You Have "Ulterior Motives!"


Then they gathered around him and asked him, “Lord, are you at this time going to restore the kingdom to Israel?” He said to them: “It is not for you to know the times or dates the Father has set by his own authority. 8 But you will receive power when the Holy Spirit comes on you; and you will be my witnesses in Jerusalem, and in all Judea and Samaria, and to the ends of the earth” (Acts 1:6-8).



As a pastor, someone once accused me of having “ulterior motives.”  The definition of ulterior is “beyond what is seen or revealed, something kept secret on purpose.”   His accusation was that as a pastor, I was only nice to people because I was trying to get someone to go to my church. And our church only had events (open houses, health fairs, VBS, summer sports camps) in the community because they were trying to trick people into becoming members.


I understood his point. He had a bad experience with religion once, feeling like he was tricked into attending church. He wanted one thing, and the church wanted to give him something else entirely. He reasoned that the only reason why pastors and churches cared about anyone is because they wanted something, so their care wasn’t genuine.


He was half right. I wanted something, definitely, and I will never apologize for wanting it. But my motive definitely was anything but “ulterior.”  In fact, the primary mission of every pastor and every Christian in every church everywhere should never be ulterior. It should be the opposite:  expressed, known, public knowledge. We want people to be in heaven forever. Period. And without faith in Jesus Christ, that can never happen. Why would we ever be ashamed of inviting someone to hear about Jesus?  We will never want anything more or anything different for every person we meet!


In our section of God’s Word for today, the disciples had witnessed Jesus’ death and resurrection. He was alive and standing in front of them!  And their question for him?  “Lord, are you at this time going to restore the kingdom to Israel?”


Like the man I mentioned above, they were looking for Jesus to give them one thing, but Jesus had something greater to give. They were thinking so small, wondering about a kingdom on earth, while Jesus wanted to give them the kingdom of heaven. And what Jesus did next is anything but “ulterior” in nature.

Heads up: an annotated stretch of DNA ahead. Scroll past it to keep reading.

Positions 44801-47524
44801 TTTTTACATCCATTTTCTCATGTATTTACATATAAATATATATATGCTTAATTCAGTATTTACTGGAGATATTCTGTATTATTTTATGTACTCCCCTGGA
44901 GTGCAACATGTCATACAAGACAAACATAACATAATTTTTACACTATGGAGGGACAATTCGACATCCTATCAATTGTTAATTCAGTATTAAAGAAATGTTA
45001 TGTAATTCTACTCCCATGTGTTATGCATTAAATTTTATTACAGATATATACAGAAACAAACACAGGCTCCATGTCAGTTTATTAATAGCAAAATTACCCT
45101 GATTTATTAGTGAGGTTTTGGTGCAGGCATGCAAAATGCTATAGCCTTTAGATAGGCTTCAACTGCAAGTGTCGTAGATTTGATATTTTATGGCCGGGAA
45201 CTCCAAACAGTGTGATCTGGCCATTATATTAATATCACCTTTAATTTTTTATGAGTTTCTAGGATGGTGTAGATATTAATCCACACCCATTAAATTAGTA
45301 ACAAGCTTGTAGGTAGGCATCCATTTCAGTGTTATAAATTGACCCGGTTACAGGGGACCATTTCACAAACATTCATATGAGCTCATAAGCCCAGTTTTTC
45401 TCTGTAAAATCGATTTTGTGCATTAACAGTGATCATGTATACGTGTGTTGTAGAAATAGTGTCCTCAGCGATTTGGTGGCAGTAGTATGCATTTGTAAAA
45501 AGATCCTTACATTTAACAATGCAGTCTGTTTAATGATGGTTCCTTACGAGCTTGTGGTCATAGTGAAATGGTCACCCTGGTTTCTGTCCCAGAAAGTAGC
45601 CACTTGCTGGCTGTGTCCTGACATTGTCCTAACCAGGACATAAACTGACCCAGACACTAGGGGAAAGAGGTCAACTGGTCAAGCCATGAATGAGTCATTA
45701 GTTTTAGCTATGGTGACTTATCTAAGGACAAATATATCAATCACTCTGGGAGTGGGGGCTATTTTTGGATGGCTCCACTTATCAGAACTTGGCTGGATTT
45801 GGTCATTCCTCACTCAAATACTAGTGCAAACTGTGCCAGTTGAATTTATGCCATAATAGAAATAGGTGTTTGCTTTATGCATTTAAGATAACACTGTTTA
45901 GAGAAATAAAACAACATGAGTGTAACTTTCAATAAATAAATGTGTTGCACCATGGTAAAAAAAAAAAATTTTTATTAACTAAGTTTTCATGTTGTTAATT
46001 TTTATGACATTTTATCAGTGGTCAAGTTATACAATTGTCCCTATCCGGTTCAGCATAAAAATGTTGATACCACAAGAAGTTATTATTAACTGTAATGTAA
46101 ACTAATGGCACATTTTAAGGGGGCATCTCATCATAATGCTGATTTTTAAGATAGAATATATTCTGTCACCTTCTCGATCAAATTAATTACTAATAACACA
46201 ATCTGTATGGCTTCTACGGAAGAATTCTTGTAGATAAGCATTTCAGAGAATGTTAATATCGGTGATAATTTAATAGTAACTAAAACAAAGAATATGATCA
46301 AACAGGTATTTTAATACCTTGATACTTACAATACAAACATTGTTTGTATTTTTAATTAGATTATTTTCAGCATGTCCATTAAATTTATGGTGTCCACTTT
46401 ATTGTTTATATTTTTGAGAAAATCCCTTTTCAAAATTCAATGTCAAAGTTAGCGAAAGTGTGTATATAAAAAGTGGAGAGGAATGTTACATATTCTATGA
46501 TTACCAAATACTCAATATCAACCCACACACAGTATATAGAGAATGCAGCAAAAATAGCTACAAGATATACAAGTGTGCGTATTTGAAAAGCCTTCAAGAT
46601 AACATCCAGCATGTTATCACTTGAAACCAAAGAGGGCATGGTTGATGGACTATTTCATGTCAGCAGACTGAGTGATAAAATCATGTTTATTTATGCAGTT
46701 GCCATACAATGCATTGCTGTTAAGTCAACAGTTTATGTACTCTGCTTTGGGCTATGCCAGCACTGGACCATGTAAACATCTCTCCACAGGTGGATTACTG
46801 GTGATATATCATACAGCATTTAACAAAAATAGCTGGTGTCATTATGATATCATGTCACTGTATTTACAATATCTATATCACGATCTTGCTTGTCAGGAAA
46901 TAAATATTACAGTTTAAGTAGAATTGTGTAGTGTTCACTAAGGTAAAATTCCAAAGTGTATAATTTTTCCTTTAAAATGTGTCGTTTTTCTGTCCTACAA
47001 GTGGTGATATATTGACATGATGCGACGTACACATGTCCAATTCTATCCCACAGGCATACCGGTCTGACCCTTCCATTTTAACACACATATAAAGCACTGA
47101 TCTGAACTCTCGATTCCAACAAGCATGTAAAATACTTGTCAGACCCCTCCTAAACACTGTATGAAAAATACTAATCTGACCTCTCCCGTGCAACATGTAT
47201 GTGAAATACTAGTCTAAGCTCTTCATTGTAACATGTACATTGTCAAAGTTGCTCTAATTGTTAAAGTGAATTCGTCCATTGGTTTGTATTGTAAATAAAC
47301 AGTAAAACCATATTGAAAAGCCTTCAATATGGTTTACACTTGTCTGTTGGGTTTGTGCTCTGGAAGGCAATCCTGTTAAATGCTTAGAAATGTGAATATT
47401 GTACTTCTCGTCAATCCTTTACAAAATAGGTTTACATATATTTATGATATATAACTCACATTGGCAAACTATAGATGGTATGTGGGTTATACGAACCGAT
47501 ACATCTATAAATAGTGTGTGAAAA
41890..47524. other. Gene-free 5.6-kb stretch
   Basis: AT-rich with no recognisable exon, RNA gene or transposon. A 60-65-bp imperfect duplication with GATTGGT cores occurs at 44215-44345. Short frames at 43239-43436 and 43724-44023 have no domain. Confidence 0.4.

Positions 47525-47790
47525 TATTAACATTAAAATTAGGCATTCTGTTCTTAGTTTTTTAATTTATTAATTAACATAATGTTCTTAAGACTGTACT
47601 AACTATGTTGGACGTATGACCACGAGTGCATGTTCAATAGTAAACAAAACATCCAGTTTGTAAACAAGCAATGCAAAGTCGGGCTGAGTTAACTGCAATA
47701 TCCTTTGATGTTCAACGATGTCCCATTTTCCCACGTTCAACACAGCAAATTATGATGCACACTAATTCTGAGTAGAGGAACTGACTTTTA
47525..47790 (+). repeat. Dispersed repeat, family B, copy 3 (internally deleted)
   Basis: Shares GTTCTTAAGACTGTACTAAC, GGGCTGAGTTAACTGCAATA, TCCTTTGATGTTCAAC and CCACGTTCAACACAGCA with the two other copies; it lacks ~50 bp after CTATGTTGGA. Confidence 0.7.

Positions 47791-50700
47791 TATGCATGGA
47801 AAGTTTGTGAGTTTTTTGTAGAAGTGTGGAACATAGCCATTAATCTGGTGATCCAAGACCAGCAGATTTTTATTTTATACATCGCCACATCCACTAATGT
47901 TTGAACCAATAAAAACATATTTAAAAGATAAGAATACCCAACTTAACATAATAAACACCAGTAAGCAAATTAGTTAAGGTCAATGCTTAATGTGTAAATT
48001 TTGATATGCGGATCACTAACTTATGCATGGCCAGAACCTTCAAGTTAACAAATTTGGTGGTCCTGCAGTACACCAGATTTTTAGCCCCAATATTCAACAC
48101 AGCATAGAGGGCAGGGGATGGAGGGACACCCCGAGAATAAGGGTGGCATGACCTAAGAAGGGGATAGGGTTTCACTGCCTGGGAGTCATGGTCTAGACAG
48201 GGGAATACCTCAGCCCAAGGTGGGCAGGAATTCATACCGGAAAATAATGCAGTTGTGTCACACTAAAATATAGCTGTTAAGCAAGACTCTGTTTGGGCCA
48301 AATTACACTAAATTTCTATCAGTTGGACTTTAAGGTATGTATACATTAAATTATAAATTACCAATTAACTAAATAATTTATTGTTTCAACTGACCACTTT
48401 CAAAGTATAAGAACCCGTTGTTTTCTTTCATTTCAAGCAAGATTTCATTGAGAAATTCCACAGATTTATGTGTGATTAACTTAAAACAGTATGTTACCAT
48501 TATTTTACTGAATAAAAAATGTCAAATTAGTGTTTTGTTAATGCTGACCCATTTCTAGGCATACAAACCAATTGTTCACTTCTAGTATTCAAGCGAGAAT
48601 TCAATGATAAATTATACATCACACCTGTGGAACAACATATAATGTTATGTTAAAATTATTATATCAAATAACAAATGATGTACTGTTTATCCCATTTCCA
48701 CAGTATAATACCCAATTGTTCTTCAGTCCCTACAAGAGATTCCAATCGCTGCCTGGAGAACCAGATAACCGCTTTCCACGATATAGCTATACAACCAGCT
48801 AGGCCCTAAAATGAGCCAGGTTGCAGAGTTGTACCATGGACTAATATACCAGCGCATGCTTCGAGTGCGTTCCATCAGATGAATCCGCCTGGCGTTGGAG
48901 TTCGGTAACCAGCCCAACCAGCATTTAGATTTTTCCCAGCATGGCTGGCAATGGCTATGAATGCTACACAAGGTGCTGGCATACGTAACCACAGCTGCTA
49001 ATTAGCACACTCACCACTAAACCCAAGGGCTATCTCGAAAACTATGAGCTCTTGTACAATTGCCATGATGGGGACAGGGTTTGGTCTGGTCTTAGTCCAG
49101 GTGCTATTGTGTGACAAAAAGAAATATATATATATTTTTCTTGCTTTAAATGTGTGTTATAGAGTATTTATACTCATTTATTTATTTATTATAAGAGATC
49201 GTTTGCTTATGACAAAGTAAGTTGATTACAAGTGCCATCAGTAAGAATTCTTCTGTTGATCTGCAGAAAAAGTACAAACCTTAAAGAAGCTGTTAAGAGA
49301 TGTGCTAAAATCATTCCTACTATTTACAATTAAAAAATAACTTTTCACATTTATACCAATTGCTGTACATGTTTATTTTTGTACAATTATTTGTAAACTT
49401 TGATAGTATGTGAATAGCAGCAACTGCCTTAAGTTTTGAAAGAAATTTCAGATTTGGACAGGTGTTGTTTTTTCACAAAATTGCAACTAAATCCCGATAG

“He said to them, ‘It is not for you to know the times or dates the Father has set by His own authority. But you will receive power when the Holy Spirit comes on you; and you will be my witnesses in Jerusalem, and in all Judea and Samaria, and to the ends of the earth.’”


It was as clear as day:  Don’t concern yourself with the small things. You will be my witnesses. And the power of the Holy Spirit will give you what you need to be my witnesses.


It’s no accident that the word for witness in Greek is the same word as martyr:  someone who is willing to die for his faith. Telling people that the way to heaven is through faith in Christ Jesus and that more than anything at all, you want them to be there, is not a message that is always easy to proclaim. It brings people face to face with a reality that they may not want to face. It may bring you angry reactions, false accusations, or even persecution.


But it won’t make us stop. Because we truly do care, and because we do want people to be in heaven forever, we continue to be witnesses for Jesus. And our comfort is that the same Spirit who was with the disciples and our Christian ancestors and missionaries of long ago is still with us. His power has not diminished or disappeared. When you share Words of God, it will be there working.


God bless you as you continue to be His witnesses!


Pastor Dan

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Pastor Dan Rautenberg

Native American Mission

Field Coordinator

Apache  Christian Training School  (ACTS) Director